Fibroids And Ovarian Cysts – Recognize The Condition and Start Timely Treatment

A lot of women face fibroids or ovarian cysts, and sometimes both, during the lifetime. They are found in different areas of the female reproductive system, and sometimes their symptoms can be similar.

So, how to diagnose the correct condition and treat it in a timely manner? What risks may be present? How can they affect your life, sex, and motherhood? We will cover all the main differences between fibroids and cysts in this article.

Fibroids And Ovarian Cysts: Symptoms & Diagnosis

Ovarian cysts are fluid-filled sacs that form in or on the ovaries. With blockage of the excretory ducts of the glands as a result of inflammation, their volume may increase, which leads to the formation of a cyst. The cyst itself is not dangerous, but it can become a focus of infection. And the subsequent development of any inflammatory process in the female genital organs often becomes the cause of infertility and ectopic pregnancy.

One type of cysts – a functional cyst – occurs quite often. Usually, ovarian cysts do not cause symptoms and go away fairly quickly without any treatment. But in some cases, large cysts may cause pelvic pain, frequent urination, and other symptoms. If it’s your case, you should consult a doctor who will recommend the appropriate treatment which is usually carried out on an outpatient basis.

Other types of ovarian cysts can represent tumors in the ovary. They can be benign or malignant. A doctor can diagnose this type of cysts with an ultrasound, and blood tests can be done to tell if the cyst is malignant. Such cysts are treated by surgery.

Uterine fibroids are a chronic disease in which nodes consisting of smooth muscle cells with unpredictable growth dynamics are formed in the uterus. Fibroids are not life-threatening, but they can lead to unpleasant symptoms, interfere with the onset and bearing of pregnancy.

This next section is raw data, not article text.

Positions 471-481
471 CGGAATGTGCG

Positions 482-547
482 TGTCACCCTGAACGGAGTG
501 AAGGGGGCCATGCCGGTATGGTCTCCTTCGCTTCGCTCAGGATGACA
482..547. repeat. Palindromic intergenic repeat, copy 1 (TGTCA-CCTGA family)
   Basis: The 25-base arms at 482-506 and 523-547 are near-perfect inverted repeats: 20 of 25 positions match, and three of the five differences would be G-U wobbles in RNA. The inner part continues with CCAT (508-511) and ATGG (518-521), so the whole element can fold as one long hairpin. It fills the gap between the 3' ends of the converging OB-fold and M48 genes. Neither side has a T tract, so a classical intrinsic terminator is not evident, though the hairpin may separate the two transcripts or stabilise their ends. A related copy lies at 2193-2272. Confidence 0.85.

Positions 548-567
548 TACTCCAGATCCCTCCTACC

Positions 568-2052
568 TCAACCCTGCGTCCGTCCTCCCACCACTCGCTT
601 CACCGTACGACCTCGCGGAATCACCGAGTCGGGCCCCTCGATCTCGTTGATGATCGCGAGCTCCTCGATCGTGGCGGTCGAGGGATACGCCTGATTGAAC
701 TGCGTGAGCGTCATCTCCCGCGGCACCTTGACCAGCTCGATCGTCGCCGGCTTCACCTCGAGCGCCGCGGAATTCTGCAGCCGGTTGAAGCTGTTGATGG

Uterine fibroids are diagnosed in 30–35% of women of reproductive age, and most often occur in African-American women.

There are no exact reasons why uterine fibroids are formed. However, it has been proven that fibroids are hormone-dependent tumors. The appearance and growth of fibroids are associated with exposure to sex hormones in the uterus, not only estrogen (as previously thought), but also progesterone.

Risk factors for the development of uterine fibroids include hormonal disorders, obesity, inflammatory diseases, abortions, and curettage, as well as a genetic predisposition. It is believed that the use of oral contraceptives does not contribute to the increase in uterine fibroids.

On the contrary, there is evidence confirming that the use of COCs reduces the risk of uterine fibroids occurring and growing.

Fibroids frequently grow in the wall of the uterus and are benign. A doctor can detect fibroids during a regular pelvic exam. For accuracy, the diagnosis can be confirmed by imaging tests (ultrasound or MRI, which can provide the most accurate diagnosis.)

⇒ Related: Imaging with an MRI to Identify Uterine Fibroids

The sizes and number of nodes are different. Often they are so small that they do not manifest themselves. The most common symptoms of uterine fibroids are heavy monthly periods, pelvic pain, enlarged abdomen, frequent need to urinate, constipation, bloating, pain during sexual intercourse. Many women do not even know that they have uterine fibroids. Because only 30–35% of patients experience any symptoms at all.

Do Genetic Fibroids Exist?

How To Get Your Health Back

Fibroids and ovarian cysts can often be misdiagnosed. Make sure that you are regularly examined by your gynecologist, and if any symptoms occur, consult a doctor as soon as possible.

When choosing a method of fibroid treatment, you should understand all options available to you. There are surgical and non-surgical methods of treatment, such as uterine fibroid embolization (UFE).

With UFE, the effect is achieved by blocking the blood flow in the fibroids using a special drug that is injected into the uterine arteries through a thin tube (catheter) through the thigh. The drug contains small balls (emboli) that block the arteries of the fibroids that feed it. After the cessation of blood supply, the muscle cells that make up the fibroids die.

Within a few weeks, they are replaced by connective tissue. Then there is a significant reduction and complete disappearance of the nodes, and all the symptoms of fibroids go away.

If you are not receiving all answers from your doctor, or are not satisfied with treatment options offered to you, ask Dr. John Lipman for a second opinion.